The Struggle Is Real- but It Can End
If you ask my husband what is one of the most memorable times that we disagreed when I was in the throes of my eating disorder he would say it was the time when we were discussing day-to-day struggles; his perception as a non-mental illness sufferer was MUCH different than mine.
We were having an argument over how stressed I was a simple daily task, and he said to me- “Gah, why does everything have to be a struggle, Brooke? Life really does not have to be this hard.” I got super offended, snapped back at him, “Every day IS a struggle; you’re just living in denial. Every day is a struggle.” Little did I know at the time that struggle was my truth, but it is not that way for all people. Even though there are struggles in life, people can actually live through day-to-day existence without struggling through every, even seemingly mundane, second.
People who are not mentally ill understand this truth; for those of us who are in the battle of our lives with ED, it does not seem possible. Simple tasks such as getting out of bed, getting dressed or eating breakfast can be utterly impossible. My experience was with anxiety and anorexia with purging tendencies; and with that daily battle, the struggle was REAL for me. The same goes for someone who suffers from binge eating disorder, bulimia, addiction, suicidal thoughts… the list goes on. Nothing seems easy when you brain is so full of chatter, static, and opposition that you cannot think clearly, much less grasp reality.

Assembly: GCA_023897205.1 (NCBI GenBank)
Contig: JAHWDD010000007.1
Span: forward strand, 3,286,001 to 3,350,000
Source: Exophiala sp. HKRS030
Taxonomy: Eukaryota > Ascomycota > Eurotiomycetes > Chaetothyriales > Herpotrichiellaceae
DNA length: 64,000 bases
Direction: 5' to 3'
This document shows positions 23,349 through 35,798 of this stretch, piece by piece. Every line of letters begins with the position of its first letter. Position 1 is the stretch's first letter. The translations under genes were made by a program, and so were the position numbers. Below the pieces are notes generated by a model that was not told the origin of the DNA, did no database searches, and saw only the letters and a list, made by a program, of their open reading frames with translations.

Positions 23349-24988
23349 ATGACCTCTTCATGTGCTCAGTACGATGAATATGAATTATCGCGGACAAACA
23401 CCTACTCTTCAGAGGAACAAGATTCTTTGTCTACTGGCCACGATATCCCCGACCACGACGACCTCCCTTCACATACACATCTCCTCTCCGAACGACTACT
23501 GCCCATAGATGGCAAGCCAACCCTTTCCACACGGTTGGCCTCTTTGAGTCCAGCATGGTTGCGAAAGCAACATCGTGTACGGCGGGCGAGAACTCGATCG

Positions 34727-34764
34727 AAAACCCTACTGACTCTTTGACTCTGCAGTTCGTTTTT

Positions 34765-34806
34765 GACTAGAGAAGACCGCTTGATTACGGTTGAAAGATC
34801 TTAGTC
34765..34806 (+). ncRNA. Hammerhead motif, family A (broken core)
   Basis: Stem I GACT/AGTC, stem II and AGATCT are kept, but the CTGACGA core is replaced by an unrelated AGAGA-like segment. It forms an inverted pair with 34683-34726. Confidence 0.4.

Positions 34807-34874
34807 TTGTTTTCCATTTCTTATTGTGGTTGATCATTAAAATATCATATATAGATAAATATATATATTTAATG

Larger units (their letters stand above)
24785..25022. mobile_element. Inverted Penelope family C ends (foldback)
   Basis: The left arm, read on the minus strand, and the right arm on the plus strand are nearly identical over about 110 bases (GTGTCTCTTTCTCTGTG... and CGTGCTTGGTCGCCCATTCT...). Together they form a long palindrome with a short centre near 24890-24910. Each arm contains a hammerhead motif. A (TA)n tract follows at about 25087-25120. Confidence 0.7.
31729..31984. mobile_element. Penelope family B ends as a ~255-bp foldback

I could not do any normal task without the ED voice in my brain screaming loud as hell. When I would pick out my clothes in the morning my eating disorder voice would be berating me with put downs such as: “you are not good enough”, “you look awful”, and “if you use a behavior (run, crunch, restrict, purge) this will all be better”… And then that same dialogue would repeat when I looked in the mirror to do my make-up or fix my hair. That would sound like: “you are not good enough”, “you look awful”, and “if you use a behavior (run, crunch, restrict, purge) this will all be better”… And then it came time to eat breakfast… You get my point. The eating disorder voice was on repeat and on full volume almost 24/7. Even now in my recovery, when there are times of change or unknown, I can feel my brain slip back into the self-criticizing mode. Before, I would listen to the belittling; I would use a disordered behavior to numb out or unhealthily cope with the stress. Now, I recognize that ED is loud, I fact check with a loved one, and I use opposite action to fight the disordered part of my brain that needs to be shut down. It is simple, but not easy… yet it can be accomplished with practice, support, and time.
I realize now that my husband was correct… life does not have to always be a struggle. It is hard for someone who has never experienced the brain of someone who sufferers from mental illness to understand- and maybe we can be thankful for their inability to empathize… but the world needs to be informed so sympathy and help instead of isolation and judgment can be given to those who do struggle daily. For me, and millions of others in the world, mental illness and struggle ARE the reality; where I can agree with Derrick and also give hopes for those who endure this painful reality is, with time, treatment, support, possibly medication, the struggle CAN end. It CAN cease. It CAN get better. It just takes you, the sufferer, fighting to live free.
Keep up the fight, Warrior. The struggle can end.